Botany was among the most popular of the nineteenth century sciences. Men, women and children all joined in the frantic hunt for plants, and the hedgerows were full of people cataloguing mosses, identifying ferns and pressing flowers. This popularity had five main sources:

However, all these factors created problems for the small but influential group of Victorian botanists who wished to pursue full-time careers as botanists. The very things that made botany popular for some participants threatened its standing as a serious science in the eyes of others. One of the dominant themes in Victorian botany is the struggle between a self-appointed, predominantly male elite who were trying to redefine botany as a serious, "philosophical" science and the vast majority who wanted simply to enhance their understanding and enjoyment of flowers.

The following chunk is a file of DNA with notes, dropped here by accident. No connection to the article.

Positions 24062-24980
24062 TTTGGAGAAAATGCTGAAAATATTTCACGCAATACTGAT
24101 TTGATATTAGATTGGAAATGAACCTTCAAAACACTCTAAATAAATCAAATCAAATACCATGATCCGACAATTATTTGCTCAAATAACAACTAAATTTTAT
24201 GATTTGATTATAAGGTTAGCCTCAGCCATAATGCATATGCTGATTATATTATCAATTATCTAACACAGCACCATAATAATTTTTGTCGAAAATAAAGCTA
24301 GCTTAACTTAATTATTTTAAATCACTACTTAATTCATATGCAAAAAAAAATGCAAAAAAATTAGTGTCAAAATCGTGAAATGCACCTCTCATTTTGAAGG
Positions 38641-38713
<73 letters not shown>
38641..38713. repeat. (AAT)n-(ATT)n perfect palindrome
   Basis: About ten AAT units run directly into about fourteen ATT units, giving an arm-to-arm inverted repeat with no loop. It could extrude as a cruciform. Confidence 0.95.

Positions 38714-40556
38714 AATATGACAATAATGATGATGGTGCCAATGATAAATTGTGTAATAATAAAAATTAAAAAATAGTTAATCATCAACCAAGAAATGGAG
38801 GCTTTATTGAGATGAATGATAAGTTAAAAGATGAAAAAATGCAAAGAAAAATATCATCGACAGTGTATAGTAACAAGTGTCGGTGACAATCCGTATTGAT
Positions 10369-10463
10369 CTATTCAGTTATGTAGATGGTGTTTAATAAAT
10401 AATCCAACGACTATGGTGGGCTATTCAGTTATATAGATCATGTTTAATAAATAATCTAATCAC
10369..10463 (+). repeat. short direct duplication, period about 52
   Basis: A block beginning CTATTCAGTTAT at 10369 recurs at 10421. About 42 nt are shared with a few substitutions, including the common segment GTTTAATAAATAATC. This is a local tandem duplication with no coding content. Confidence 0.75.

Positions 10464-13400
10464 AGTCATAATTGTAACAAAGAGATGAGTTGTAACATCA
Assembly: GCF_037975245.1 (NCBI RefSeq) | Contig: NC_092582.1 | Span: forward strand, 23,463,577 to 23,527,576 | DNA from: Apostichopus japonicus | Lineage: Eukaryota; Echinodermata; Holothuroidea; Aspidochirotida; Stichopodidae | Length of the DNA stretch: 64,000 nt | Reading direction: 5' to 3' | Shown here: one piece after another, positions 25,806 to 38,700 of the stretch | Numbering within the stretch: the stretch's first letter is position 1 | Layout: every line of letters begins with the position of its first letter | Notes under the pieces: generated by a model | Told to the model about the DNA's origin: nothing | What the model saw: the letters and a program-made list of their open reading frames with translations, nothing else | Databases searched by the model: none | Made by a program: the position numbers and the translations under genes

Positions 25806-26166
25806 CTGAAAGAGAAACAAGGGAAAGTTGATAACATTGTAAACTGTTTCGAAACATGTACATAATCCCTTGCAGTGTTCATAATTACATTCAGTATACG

Last modified 8 March 2008